non-hydrionizable organic liquid solvent means and a filmed surface or in any manner impairing operation of the capacitor. The said material may be variously as-..

sembled or applied with respect to' the electrodes. It

Patented Mar. 15, 1960 I have] discovered that such means may be associated with an anodized electrode,.or electrodes, without marring its may, moreover, be utilized in monofilament form, as a foraminous fabric constructed of such filaments, and of novel weave, if desired; or as a spray-deposited mat; a spray-deposited porous stratum; or as a coating produced by applying an emulsion of polyethylene as hereinafter described.

The nature of the invention, however, will best be understood when described in connection with the accompanying drawings, in which:

Figs. 1 and 2 are fragmentary views illustrating various ways of associating the separator means with an electrode.

Fig. 3 is a transverse section, on an enlarged scale, illustrating electrodes and separator means coiled into a condenser.

Fig. 4 is a fragmentary plan of a section of fabric woven in a novel manner to constitute a separator band for the electrodes of a capaciator; and Fig. 5 is an enlar'ged, more or less diagrammatic transverse section through the fabric illustrating the weave.

Fig. 6 is a fragmentary plan of an anodized electrode mounted between separator bands; and Fig. 7 is a transverse section, taken on the line 7-7, Fig. 6, and looking in the direction of the arrows.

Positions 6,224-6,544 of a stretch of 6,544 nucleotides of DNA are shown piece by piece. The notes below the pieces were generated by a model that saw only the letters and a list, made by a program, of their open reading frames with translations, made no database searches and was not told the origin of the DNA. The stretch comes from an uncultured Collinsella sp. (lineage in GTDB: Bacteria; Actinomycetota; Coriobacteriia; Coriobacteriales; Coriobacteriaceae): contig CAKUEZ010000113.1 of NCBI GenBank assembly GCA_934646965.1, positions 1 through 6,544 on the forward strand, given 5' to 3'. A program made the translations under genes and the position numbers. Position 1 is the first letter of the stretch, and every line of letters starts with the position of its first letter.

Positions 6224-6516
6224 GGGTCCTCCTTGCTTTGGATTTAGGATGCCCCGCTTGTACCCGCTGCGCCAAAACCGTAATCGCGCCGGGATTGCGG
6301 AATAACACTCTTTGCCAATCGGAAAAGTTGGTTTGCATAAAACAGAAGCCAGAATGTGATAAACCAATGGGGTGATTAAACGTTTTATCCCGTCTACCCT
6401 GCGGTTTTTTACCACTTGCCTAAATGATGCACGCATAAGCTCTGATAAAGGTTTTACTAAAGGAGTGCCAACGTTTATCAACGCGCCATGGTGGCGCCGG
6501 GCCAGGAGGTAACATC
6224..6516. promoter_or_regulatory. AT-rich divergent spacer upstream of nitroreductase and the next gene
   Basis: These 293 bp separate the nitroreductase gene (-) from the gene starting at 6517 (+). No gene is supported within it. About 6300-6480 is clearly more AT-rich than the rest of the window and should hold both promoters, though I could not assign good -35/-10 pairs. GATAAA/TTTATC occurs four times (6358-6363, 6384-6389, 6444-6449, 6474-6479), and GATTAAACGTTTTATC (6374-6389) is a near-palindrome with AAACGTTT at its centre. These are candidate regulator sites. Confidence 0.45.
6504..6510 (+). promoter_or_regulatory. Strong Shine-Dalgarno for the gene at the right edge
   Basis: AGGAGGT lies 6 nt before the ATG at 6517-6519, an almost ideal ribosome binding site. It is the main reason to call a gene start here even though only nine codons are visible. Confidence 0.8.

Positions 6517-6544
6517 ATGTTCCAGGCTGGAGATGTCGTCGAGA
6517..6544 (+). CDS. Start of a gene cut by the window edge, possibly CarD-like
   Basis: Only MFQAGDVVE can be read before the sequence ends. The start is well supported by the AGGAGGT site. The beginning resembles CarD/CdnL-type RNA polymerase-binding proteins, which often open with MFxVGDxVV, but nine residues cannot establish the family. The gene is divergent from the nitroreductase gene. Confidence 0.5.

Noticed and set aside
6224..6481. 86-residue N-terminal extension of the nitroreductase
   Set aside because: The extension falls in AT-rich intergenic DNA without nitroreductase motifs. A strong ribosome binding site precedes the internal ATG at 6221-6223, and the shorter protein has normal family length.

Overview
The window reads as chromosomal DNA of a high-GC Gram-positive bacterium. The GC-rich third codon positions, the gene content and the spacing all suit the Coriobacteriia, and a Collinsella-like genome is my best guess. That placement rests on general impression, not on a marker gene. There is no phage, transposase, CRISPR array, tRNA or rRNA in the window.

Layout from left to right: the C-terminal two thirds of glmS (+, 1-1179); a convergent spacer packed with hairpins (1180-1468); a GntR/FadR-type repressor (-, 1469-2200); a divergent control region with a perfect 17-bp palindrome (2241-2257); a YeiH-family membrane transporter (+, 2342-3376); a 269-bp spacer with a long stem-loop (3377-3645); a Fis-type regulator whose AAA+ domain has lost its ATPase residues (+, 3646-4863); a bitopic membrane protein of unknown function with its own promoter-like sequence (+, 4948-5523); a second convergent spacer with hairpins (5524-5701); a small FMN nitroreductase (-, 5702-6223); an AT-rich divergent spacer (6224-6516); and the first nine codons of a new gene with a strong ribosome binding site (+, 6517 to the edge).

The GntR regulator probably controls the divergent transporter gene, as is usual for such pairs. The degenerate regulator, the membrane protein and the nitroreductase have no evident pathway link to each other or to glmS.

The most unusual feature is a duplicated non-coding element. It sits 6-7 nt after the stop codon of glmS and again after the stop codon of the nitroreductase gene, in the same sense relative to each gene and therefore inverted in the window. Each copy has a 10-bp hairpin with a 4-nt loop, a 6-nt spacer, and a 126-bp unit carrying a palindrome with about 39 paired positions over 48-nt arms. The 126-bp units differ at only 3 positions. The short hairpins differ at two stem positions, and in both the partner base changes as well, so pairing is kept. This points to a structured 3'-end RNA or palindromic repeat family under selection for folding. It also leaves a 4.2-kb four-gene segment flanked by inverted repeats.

Fig. 8 is a fragmentary plan View, with portion of separator means broken away, illustrating a modifiction; and Fig. 9 is a similar view illustrating a further modification.

Fig. 10 is a transverse section taken on the line 10-10, Fig 9.

Fig. 11 is a partly-sectionized view of an electrolytic capacitor provided with the novel separator means.

Fig. 12 is a plan view of a novel form of condenser electrode in which the anodized electrode is integrated with its separator means; and Fig. 13 is a transverse sec tion therethrough taken on the line 1313 thereof, the section being shown on a greatly enlarged scale.

Fig. 14 is a fragmentary view illustrating a further form of the spray-deposited type of separator.